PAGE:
At times the trail is just 20 feet from the river and at times it meanders a little further away. Occasionally crossing tributaries on well-built bridges or little rock hops.
After about 1.5 miles or so is the sign for entering the Salmon Huckleberry Wilderness. Mid May this is where you would have to fill in a permit card – but as this was early season, no permit was necessary. After entering the wilderness there is about another 1/2 mile where the trail follows the river, with more campsites. Just after this the trail veers of to the north of the river and starts to gain altitude.
There was no doubt there were a lot of folks out for some early backpacking. But we were able to find a nice camp spot, just above the river with easy access to the water. The campsite had a nice fire ring and enough space for both our tents and a small area around the fire ring.
I’m not usually a great fan of campfires – mainly because of the dangers of forest fires. However, this was very early in the season and so the risk was very low.
Short Add on Hike
One of the things to note about this trail is that it’s very much sheltered. So the sun will disappear quickly and being so close to the river keeps the area cool.
We set up camp and then headed out for another mile or so up the trail. This passed a few more campsites and then started to ascend away from the river. If you get here you’ve missed all the camping spots until you get to Goat Creek – which is about at mile 8.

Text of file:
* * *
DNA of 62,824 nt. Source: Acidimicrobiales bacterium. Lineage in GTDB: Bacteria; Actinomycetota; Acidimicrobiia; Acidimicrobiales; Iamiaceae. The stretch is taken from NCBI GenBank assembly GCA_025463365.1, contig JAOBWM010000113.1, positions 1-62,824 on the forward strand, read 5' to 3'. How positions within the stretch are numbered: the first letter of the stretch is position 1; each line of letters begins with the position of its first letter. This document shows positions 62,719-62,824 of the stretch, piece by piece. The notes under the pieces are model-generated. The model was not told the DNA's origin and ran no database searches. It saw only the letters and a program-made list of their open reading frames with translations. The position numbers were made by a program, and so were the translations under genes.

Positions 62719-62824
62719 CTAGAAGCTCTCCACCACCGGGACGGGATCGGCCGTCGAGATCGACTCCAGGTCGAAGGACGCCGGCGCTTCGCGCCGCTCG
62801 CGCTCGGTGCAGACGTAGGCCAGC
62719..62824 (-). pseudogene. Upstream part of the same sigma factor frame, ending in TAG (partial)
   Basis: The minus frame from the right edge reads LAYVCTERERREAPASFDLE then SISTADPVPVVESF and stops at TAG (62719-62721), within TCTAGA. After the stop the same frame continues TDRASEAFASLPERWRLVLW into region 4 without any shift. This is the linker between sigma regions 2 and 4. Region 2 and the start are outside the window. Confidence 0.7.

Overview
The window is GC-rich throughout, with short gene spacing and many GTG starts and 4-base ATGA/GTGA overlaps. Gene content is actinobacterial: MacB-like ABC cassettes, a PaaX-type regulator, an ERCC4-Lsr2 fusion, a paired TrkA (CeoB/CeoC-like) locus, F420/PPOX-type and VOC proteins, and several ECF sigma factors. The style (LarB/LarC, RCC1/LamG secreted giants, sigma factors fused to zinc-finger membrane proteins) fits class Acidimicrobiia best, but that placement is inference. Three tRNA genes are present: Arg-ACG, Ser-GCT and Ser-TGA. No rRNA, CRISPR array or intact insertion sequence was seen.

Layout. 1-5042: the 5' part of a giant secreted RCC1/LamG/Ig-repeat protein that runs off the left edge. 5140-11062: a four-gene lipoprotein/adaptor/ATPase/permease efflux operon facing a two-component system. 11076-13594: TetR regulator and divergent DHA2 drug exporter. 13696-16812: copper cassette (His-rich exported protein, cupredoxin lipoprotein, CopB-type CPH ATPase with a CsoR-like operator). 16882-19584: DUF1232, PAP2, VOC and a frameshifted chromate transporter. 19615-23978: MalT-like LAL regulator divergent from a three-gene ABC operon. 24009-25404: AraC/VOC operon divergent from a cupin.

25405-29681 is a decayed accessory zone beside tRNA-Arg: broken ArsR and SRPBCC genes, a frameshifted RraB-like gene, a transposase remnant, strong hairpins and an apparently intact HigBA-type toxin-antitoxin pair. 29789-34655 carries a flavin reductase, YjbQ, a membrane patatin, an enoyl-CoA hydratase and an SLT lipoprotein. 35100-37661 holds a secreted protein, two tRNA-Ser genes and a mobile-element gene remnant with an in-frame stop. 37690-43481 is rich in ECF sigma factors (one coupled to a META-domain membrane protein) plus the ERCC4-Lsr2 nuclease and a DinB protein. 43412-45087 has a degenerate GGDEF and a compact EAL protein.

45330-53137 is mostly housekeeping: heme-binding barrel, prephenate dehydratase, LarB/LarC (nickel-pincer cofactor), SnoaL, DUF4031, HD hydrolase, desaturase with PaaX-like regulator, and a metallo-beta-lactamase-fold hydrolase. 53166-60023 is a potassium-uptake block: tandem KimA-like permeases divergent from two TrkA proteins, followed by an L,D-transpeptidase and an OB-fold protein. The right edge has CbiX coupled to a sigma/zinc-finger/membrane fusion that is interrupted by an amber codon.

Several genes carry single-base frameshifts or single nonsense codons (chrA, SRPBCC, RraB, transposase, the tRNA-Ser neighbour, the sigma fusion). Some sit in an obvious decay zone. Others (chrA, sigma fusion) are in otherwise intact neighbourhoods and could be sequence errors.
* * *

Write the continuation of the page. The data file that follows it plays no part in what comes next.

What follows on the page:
We hiked for a mile and then returned to the campsite.
Some experimentation – meals
It’s always good to try something new – and on this trip, I decided not to have any Mountain House meals. I built a quick dinner and breakfast at home to experiment with.
Dinner – Ramen with dried vegetables, chicken base, TVP as protein, and some herbs to add flavor. This was also an opportunity to try out my new Jetboil Stash. This is an easy cook meal as you just need to throw in all the ingredients and heat the water to boiling for a couple of minutes. I did want to try soaking this all for an hour in advance – but that part i missed. Dinner worked exactly as expected – but not as flavorful as I would have liked. Next time I might add some olive oil for extra calories or maybe some butter powder for a little smoother flavor. I’m very happy with the performance of the Stash. I prefer the pot not being integrated and it boils water as well as an integrated Jetboil.